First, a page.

Continuing my Wednesday morning history!
When I arrived in Chicago in 1999 we had hoped that by 2002 we would have been able to expand the COT season to comprise four productions, thus giving us a greater degree of flexibility to explore important territory of the operatic repertoire. This would have meant that the Chicago opera public would have had twelve titles each year, already a limited diet compared to what was available in New York and even San Francisco.
But it was not to be – adding another production would have meant raising a huge additional chunk of change, and we were stretched enough to achieve our fund-raising requirements as it was. So we concentrated on quality rather than quantity, and so it remained to the end of my time there this year.
Tove Dahlberg (Dorabella) and Ingela Bohlin (Fiordiligi) with Gioacchino Livigni (Ferrando) and Ian Greenlaw (Guglielmo)
The 2001-2002 season saw the first production of our Mozart da Ponte cycle which we began with Cosi fan tuttel in the ideally scaled Athenaeum Theater. The successful Orfeo team of Jane Glover and Diane Paulus, together with designers Scott Pask and Meg Neville, returned and provided us with a huge success. My work with the Bertelsmann Neue Stimmen competition yielded a pair of delightful Swedish sisters in Ingela Bohlin and Tove Dahlberg, both of whom have gone on to successful careers.
We also began our exploration of the smaller scale operas of Benjamin Britten with Michael Halberstam’s production of The Rape of Lucretia. We went on the produce a further four Britten operas and had planned what would have been the first Chicago production of Paul Bunyan for the Britten centenary in 2013. I was very proud of the work we did with the Britten repertoire, particularly in producing Death in Venice, Midsummer Night’s Dream, and Owen Wingrave for the first time in Chicago.
Handel was obviously an important composer for us and inclusion of some of his huge collection of operas and music theater pieces was a no-brainer for COT. I was also anxious to provide as many opportunities as possible for the employment of the core of early music specialists in Chicago, led at that time by the energetic Mary Springfels and her Newberry Consort. We had begun that stream of work with the Orfeo in 2000, and I was determined to keep it going. We had the other two Monteverdis to come, and endless possibilities with Handel, and of course eventually also Cavalli and Charpentier.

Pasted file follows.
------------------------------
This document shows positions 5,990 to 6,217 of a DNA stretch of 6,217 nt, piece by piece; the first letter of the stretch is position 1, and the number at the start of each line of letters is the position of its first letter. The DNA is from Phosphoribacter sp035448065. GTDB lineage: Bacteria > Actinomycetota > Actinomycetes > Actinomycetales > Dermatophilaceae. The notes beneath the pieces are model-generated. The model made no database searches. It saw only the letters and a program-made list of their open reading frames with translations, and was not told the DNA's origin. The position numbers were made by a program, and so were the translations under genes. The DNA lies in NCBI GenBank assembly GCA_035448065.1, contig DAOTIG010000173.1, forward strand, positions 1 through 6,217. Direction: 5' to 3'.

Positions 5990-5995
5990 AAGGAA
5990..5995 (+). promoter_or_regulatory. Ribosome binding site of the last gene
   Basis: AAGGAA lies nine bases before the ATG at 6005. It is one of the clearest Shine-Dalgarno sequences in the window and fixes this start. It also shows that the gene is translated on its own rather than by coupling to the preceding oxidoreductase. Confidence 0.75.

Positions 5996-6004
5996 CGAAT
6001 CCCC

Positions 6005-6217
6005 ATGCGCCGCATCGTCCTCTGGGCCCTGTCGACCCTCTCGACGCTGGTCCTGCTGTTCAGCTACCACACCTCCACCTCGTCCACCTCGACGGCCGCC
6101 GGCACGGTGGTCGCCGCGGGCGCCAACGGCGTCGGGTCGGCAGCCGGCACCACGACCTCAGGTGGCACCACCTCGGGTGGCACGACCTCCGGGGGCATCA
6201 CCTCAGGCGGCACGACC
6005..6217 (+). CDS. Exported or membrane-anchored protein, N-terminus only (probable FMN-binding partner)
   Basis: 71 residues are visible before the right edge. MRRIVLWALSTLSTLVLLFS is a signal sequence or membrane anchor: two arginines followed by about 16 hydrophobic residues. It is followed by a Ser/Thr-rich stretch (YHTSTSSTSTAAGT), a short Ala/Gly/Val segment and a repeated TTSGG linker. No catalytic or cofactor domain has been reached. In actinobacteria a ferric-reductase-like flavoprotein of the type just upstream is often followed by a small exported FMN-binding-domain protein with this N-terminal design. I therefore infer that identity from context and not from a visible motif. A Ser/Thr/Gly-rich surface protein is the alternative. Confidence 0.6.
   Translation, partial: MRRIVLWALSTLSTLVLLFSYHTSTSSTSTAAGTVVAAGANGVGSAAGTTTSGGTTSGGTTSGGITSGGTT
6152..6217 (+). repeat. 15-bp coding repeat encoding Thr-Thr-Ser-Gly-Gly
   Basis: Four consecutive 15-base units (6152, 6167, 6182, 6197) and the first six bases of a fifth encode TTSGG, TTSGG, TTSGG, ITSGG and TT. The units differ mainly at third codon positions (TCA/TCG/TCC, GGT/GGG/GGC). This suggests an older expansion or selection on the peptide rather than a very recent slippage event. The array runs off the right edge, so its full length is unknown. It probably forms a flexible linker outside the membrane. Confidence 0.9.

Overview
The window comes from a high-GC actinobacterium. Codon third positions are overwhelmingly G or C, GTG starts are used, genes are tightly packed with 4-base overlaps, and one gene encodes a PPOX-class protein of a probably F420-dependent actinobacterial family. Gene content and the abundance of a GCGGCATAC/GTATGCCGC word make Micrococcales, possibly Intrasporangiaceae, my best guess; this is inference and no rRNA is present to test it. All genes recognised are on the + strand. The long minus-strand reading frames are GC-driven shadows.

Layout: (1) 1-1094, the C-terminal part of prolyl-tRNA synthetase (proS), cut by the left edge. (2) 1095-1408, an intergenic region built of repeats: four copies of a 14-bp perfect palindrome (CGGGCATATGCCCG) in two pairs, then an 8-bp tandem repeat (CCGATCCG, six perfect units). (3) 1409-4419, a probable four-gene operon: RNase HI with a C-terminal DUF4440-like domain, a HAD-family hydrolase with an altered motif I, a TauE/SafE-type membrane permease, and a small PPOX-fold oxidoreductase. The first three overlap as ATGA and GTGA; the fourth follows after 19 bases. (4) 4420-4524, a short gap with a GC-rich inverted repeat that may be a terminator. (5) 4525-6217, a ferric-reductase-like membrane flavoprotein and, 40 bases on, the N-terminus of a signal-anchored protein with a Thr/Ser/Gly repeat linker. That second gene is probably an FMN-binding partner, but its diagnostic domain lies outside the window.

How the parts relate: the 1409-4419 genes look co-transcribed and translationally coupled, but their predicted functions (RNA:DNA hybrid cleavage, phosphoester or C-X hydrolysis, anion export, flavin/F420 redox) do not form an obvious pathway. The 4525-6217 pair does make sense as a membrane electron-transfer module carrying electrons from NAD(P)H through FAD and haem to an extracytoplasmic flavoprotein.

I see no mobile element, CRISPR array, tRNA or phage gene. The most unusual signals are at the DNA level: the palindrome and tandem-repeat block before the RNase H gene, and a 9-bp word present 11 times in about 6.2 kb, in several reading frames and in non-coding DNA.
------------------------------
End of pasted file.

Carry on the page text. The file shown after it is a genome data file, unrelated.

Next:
Natalie Paulin (Semele) Chicago Opera Theater 2002
The logical choice after the Acis and Galatea the previous season was Semele the production of which was entrusted to the ever inventive Christopher Cowell. And it benefited from a wonderful central performance from the Canadian soprano Natalie Paulin who had also been our Galatea the season before.
We were still in the building mode, making a series of changes to our modus operandi to ensure that we arrived safely in the new theatre in Millennium Park in 2004. But the limitations imposed by the Athenaeum remained a great frustration to me so I had to be patient, not necessarily one of my greatest attributes!
We had a little bonus this season with the invitation from Joe Melillo to bring the Orfeo to the Brooklyn Academy of Music for the Monteverdi cycle he was mounting there in the Spring of 2002 – the “Full Monte” as it was dubbed! Pierre Audi’s Netherlands Opera produced the Poppea and William Christie’s production (by Adrian Noble) from the Aix en Provence Festival provided stunning performances of Ulisse. We were in distinguished company. It was a good omen and a nice confirmation that we were going in the right direction.
More next week!